The Real Problem with White Staining on the Chimney
The white staining that sometimes develops on chimneys is called “efflorescence.” The staining looks bad, though it can usually be cleaned off easily. The real problem with efflorescence is that it is a clear indication that moisture has worked its way into the chimney system. Moisture causes more damage to chimneys than anything else and can cause the structure to deteriorate prematurely. It’s important to have your chimney inspected by a certified professional, who can help you determine the best way to deal with the cause of the white staining on your chimney.
What is Efflorescence?
In French, efflorescence means “to flower out,” which is a good description of the staining that develops on masonry in both natural and manmade environments. When soluble solutions move through masonry and evaporate on the other side, salt residue is left behind. The residue is a crystallized or powdery substance that, over time, can look fluffy or fuzzy on the exterior of stone, brick, or block masonry.
Usually white in color, efflorescence is sometimes brown, green, or yellow. What determines the color of the staining is the type of salt that exists in the masonry. There are approximately 20 different compounds which contain crystalline deposits and can exist in masonry. Sulfates of magnesium, potassium, sodium, and calcium are common sources of the salts which produce staining on masonry. Minerals determine the color of efflorescence. For example, minerals which contain magnesium, vanadium, or molybdenum typically create greenish stains.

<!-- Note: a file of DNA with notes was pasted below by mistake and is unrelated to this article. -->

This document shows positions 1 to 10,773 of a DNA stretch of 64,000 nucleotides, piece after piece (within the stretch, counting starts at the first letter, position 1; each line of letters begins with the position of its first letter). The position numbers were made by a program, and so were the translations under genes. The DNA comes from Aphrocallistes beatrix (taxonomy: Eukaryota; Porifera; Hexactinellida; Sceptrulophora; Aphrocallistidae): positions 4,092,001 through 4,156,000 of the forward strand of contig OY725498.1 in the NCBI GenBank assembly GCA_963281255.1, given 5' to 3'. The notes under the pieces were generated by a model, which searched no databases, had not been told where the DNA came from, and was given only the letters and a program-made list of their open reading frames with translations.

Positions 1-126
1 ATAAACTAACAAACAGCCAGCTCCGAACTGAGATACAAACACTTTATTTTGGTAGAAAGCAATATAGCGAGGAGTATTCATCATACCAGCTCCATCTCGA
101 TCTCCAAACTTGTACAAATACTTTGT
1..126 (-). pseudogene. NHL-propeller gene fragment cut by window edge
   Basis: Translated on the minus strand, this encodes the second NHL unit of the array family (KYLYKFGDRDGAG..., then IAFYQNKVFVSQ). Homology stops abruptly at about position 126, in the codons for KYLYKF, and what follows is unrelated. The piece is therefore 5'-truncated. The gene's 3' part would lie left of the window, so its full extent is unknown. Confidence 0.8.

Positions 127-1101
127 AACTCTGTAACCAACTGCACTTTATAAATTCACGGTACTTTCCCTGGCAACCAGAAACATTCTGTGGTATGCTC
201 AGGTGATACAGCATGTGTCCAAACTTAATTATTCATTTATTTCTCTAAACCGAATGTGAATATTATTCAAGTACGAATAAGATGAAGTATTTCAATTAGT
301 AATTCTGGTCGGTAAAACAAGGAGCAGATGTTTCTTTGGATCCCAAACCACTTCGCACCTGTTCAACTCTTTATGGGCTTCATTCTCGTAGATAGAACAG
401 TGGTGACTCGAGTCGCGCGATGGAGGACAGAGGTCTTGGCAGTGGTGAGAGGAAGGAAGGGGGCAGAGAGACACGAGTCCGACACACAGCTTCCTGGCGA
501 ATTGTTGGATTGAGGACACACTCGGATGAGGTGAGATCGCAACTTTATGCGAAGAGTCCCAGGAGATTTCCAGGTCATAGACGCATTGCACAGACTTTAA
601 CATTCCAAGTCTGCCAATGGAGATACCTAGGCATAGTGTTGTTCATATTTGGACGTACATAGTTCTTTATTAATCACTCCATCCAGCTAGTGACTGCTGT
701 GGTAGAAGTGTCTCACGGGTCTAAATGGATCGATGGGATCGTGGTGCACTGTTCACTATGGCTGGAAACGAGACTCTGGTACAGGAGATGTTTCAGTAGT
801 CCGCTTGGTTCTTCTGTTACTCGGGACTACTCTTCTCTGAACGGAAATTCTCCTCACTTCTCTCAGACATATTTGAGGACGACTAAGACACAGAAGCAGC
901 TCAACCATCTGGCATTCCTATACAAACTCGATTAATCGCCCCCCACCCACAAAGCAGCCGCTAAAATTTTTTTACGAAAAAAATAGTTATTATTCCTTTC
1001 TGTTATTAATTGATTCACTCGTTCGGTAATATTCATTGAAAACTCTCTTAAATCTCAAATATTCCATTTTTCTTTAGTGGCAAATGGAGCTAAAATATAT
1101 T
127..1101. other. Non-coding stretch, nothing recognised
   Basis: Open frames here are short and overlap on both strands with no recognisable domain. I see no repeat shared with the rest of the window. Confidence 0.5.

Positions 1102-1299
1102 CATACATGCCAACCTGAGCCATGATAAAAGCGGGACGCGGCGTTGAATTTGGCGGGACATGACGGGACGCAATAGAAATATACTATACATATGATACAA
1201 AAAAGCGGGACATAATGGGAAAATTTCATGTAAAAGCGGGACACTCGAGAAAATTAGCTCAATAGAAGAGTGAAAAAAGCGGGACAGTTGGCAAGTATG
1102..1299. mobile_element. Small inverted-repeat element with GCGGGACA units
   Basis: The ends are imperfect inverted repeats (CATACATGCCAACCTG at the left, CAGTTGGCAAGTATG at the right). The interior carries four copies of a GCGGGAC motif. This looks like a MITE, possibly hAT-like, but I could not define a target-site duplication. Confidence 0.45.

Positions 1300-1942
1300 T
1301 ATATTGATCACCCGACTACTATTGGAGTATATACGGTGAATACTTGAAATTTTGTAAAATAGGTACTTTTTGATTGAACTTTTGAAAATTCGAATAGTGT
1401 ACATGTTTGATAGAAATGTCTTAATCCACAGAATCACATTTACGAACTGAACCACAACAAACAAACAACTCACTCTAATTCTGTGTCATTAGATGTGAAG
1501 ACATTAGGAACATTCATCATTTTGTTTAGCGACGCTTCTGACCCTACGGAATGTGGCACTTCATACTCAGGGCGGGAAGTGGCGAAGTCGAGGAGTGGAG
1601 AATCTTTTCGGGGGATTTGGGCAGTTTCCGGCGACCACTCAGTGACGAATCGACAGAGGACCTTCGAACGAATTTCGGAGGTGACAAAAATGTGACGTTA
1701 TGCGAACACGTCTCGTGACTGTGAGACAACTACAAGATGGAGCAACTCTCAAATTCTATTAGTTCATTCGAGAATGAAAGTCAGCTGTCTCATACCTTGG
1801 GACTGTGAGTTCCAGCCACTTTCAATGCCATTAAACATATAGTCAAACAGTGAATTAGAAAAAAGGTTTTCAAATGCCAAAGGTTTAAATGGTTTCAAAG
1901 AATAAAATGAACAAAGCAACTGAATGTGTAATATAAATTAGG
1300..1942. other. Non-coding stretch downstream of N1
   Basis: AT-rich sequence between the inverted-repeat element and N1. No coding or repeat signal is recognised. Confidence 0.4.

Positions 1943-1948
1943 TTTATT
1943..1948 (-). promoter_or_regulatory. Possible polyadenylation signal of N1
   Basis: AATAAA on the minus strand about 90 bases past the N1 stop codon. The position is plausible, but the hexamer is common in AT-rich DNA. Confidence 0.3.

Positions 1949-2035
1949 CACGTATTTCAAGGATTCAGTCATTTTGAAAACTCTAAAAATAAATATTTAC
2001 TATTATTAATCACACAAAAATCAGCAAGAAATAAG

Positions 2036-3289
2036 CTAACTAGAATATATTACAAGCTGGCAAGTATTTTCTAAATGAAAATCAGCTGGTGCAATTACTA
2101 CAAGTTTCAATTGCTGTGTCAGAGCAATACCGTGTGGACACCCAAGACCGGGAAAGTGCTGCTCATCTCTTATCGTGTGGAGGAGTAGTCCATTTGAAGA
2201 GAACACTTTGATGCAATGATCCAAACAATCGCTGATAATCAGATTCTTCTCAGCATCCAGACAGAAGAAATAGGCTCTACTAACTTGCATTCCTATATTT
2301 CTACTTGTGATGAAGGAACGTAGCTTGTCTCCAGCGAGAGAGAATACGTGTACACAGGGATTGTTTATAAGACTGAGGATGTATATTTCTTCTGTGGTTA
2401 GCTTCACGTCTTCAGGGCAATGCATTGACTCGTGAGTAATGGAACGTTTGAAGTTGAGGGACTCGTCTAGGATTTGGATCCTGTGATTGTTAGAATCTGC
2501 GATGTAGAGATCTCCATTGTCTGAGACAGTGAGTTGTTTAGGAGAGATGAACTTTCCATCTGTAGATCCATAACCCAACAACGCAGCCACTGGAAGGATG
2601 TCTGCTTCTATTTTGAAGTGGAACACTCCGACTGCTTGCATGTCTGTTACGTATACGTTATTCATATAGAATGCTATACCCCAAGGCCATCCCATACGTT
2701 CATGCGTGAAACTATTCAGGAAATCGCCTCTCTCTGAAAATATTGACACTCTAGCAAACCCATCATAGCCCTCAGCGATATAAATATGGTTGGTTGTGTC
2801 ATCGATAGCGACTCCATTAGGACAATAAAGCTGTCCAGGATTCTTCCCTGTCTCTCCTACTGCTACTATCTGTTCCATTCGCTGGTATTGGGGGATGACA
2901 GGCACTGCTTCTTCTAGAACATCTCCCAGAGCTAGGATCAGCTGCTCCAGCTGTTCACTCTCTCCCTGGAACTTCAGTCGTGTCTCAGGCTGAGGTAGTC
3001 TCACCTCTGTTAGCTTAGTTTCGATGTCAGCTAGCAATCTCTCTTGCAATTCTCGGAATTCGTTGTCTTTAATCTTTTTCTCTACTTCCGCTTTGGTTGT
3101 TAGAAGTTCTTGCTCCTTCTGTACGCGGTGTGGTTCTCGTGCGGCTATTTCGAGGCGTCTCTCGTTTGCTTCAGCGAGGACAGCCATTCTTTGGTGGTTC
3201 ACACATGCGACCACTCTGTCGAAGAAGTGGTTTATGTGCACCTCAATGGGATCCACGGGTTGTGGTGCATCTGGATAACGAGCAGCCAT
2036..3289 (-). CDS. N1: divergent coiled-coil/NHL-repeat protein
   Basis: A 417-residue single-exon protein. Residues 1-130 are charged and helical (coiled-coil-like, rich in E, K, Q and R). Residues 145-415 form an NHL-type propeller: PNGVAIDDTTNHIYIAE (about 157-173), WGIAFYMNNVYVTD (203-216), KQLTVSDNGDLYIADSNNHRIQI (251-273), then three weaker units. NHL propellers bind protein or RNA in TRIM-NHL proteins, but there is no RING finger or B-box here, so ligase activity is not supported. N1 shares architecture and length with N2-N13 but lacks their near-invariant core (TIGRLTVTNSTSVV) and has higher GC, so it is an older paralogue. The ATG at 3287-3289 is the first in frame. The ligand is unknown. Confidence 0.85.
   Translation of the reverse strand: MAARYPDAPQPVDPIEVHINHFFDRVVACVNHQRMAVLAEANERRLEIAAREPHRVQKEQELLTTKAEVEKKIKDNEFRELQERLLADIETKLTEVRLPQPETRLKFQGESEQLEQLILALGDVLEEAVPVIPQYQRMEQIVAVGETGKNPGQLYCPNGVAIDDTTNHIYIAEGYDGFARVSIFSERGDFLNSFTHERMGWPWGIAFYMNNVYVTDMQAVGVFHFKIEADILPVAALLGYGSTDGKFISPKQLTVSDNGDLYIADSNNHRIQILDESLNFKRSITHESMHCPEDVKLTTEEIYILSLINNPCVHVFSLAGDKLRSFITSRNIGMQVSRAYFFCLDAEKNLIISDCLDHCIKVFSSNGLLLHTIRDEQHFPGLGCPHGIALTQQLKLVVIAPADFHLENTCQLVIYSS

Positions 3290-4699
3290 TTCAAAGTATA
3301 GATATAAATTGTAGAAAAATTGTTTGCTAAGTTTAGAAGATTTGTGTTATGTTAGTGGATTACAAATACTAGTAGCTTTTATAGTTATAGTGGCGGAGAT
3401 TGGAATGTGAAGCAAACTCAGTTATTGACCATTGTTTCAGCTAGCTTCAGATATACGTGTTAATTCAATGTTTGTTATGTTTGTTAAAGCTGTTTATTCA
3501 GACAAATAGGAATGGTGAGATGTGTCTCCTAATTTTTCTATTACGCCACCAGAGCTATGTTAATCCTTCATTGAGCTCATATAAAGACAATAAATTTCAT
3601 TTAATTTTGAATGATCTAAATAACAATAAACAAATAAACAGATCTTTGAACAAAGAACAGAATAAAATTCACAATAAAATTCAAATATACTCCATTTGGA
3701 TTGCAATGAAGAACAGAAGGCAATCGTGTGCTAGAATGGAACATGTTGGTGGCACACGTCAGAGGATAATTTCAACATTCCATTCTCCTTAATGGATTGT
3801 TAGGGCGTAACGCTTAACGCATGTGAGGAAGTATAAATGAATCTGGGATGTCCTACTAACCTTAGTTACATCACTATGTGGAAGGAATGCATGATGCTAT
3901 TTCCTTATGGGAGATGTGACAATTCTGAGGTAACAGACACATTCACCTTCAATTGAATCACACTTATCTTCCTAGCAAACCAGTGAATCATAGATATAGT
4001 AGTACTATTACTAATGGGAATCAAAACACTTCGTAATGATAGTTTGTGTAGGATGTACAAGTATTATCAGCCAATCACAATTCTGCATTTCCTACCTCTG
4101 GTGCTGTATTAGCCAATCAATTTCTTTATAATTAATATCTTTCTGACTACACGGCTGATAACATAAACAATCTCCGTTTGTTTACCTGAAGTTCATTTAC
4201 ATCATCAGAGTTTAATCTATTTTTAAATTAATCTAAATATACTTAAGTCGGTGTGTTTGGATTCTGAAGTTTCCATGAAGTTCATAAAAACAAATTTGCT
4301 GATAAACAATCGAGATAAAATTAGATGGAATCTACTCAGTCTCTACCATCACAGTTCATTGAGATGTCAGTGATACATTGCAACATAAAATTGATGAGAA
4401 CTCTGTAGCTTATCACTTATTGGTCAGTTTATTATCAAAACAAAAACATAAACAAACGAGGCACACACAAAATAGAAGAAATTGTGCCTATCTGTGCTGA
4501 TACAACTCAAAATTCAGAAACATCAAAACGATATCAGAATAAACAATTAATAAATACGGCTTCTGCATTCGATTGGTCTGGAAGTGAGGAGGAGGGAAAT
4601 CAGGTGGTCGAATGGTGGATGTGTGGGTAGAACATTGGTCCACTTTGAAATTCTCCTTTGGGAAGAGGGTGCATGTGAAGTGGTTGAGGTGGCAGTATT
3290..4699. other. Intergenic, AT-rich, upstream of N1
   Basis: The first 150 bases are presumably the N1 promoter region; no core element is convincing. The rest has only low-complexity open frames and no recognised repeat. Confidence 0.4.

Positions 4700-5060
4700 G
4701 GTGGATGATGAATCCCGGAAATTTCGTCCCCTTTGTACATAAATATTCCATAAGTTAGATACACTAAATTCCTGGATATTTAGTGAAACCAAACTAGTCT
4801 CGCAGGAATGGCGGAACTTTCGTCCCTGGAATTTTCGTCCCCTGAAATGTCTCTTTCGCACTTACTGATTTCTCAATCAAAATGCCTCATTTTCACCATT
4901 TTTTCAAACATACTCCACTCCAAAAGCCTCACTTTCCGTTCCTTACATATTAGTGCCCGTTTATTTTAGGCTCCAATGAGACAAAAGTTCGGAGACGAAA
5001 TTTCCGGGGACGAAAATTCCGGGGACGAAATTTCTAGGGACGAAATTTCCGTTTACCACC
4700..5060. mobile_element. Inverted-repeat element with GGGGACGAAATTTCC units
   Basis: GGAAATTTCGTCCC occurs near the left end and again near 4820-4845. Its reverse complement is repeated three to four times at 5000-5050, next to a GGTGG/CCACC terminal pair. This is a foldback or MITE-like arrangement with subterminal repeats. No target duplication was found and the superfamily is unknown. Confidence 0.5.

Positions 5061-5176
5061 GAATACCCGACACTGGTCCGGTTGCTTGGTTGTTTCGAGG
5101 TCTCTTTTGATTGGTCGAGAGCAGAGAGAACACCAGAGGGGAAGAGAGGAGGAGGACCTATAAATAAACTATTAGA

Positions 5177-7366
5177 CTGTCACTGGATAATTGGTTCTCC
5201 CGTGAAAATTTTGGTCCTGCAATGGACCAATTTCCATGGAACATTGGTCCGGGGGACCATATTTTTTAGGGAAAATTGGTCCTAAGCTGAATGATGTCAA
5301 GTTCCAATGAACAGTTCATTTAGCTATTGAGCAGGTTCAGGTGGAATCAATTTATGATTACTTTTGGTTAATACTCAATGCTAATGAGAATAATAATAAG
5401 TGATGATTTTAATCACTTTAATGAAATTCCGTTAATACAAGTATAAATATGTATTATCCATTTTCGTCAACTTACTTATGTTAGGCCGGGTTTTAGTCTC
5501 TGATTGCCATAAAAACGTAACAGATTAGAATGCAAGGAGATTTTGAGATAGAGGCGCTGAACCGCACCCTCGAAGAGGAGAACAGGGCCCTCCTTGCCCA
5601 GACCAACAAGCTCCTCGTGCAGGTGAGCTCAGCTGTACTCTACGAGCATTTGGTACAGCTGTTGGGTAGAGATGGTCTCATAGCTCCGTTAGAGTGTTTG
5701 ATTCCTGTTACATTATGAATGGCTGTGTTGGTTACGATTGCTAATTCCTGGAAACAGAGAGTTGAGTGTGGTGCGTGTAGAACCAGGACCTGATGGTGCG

In What Circumstances does Efflorescence Develop?
There are certain conditions which must exist in a masonry structure for efflorescence to develop, such as:
- There must be soluble salts contained within the masonry structure.
- Moisture must enter the masonry to the extent that a soluble solution is created from the salts.
- The salt must have a means to travel through the masonry and ultimately evaporate on the exterior – evaporation results in the formation of efflorescence.
What Problems can Efflorescence be an Indication Of?
The ultimate problem is the presence of moisture within the masonry. In addition to causing efflorescence, moisture can cause mold and wood rot in the attic. Flooring can be damaged by moisture in the chimney system, including carpeting and the padding and insulation underneath. The moisture also damages the chimney structure, causing the masonry to flake off and break. If moisture gets into the flue and mixes with creosote deposits, the liner can prematurely deteriorate and create the strong potential for a house fire.
How does Moisture get into the Masonry?
There are many different means by which moisture enters a chimney system, including the following:
- A chimney cap has not been installed at the top of the flue.
- The lifetime of the mortar has expired and needs to be replaced.
- The mortar is deteriorating because of the force of rainwater pouring against the chimney, particularly on steep chimneys.
- The chimney crown is damaged, allowing moisture into the chimney system.
Tips for Preventing Efflorescence
Measures to keep moisture out of the chimney are also effective for preventing the formation of efflorescence. If all parts of the chimney are in good condition, having the chimney sealed will help to keep moisture out. Annual chimney inspections can keep the chimney well maintained. Our chimney professionals can help you with whatever is needed to prevent efflorescence from occurring or to address whatever problem has already caused white staining on your chimney.